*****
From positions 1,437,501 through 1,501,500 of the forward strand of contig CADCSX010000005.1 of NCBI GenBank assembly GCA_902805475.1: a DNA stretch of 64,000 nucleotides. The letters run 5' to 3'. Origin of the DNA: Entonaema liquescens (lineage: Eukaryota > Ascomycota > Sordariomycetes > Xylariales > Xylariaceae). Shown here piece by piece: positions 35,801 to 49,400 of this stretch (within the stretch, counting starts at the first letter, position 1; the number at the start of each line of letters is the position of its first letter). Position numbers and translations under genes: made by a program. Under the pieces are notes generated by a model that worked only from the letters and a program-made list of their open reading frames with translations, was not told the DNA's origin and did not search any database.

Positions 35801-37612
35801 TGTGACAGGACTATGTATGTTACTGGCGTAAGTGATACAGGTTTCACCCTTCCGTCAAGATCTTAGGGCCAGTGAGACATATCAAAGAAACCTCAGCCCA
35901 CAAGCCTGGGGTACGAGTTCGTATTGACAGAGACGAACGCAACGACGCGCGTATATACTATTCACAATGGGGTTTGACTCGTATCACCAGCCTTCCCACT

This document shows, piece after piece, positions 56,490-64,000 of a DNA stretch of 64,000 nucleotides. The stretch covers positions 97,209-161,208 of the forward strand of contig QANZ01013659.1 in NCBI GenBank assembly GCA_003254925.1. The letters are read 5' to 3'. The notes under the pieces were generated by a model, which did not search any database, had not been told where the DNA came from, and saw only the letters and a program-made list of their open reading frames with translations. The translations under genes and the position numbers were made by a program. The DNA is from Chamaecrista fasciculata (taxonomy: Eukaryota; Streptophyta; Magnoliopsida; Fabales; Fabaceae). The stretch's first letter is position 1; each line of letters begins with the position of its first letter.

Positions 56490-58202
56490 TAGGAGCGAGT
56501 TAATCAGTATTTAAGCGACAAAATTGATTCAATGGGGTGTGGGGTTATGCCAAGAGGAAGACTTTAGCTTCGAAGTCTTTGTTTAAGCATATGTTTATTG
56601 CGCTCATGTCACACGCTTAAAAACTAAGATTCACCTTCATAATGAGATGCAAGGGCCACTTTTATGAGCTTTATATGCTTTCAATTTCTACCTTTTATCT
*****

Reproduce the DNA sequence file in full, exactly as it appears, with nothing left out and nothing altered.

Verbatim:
From positions 1,437,501 through 1,501,500 of the forward strand of contig CADCSX010000005.1 of NCBI GenBank assembly GCA_902805475.1: a DNA stretch of 64,000 nucleotides. The letters run 5' to 3'. Origin of the DNA: Entonaema liquescens (lineage: Eukaryota > Ascomycota > Sordariomycetes > Xylariales > Xylariaceae). Shown here piece by piece: positions 35,801 to 49,400 of this stretch (within the stretch, counting starts at the first letter, position 1; the number at the start of each line of letters is the position of its first letter). Position numbers and translations under genes: made by a program. Under the pieces are notes generated by a model that worked only from the letters and a program-made list of their open reading frames with translations, was not told the DNA's origin and did not search any database.

Positions 35801-37612
35801 TGTGACAGGACTATGTATGTTACTGGCGTAAGTGATACAGGTTTCACCCTTCCGTCAAGATCTTAGGGCCAGTGAGACATATCAAAGAAACCTCAGCCCA
35901 CAAGCCTGGGGTACGAGTTCGTATTGACAGAGACGAACGCAACGACGCGCGTATATACTATTCACAATGGGGTTTGACTCGTATCACCAGCCTTCCCACT

This document shows, piece after piece, positions 56,490-64,000 of a DNA stretch of 64,000 nucleotides. The stretch covers positions 97,209-161,208 of the forward strand of contig QANZ01013659.1 in NCBI GenBank assembly GCA_003254925.1. The letters are read 5' to 3'. The notes under the pieces were generated by a model, which did not search any database, had not been told where the DNA came from, and saw only the letters and a program-made list of their open reading frames with translations. The translations under genes and the position numbers were made by a program. The DNA is from Chamaecrista fasciculata (taxonomy: Eukaryota; Streptophyta; Magnoliopsida; Fabales; Fabaceae). The stretch's first letter is position 1; each line of letters begins with the position of its first letter.

Positions 56490-58202
56490 TAGGAGCGAGT
56501 TAATCAGTATTTAAGCGACAAAATTGATTCAATGGGGTGTGGGGTTATGCCAAGAGGAAGACTTTAGCTTCGAAGTCTTTGTTTAAGCATATGTTTATTG
56601 CGCTCATGTCACACGCTTAAAAACTAAGATTCACCTTCATAATGAGATGCAAGGGCCACTTTTATGAGCTTTATATGCTTTCAATTTCTACCTTTTATCT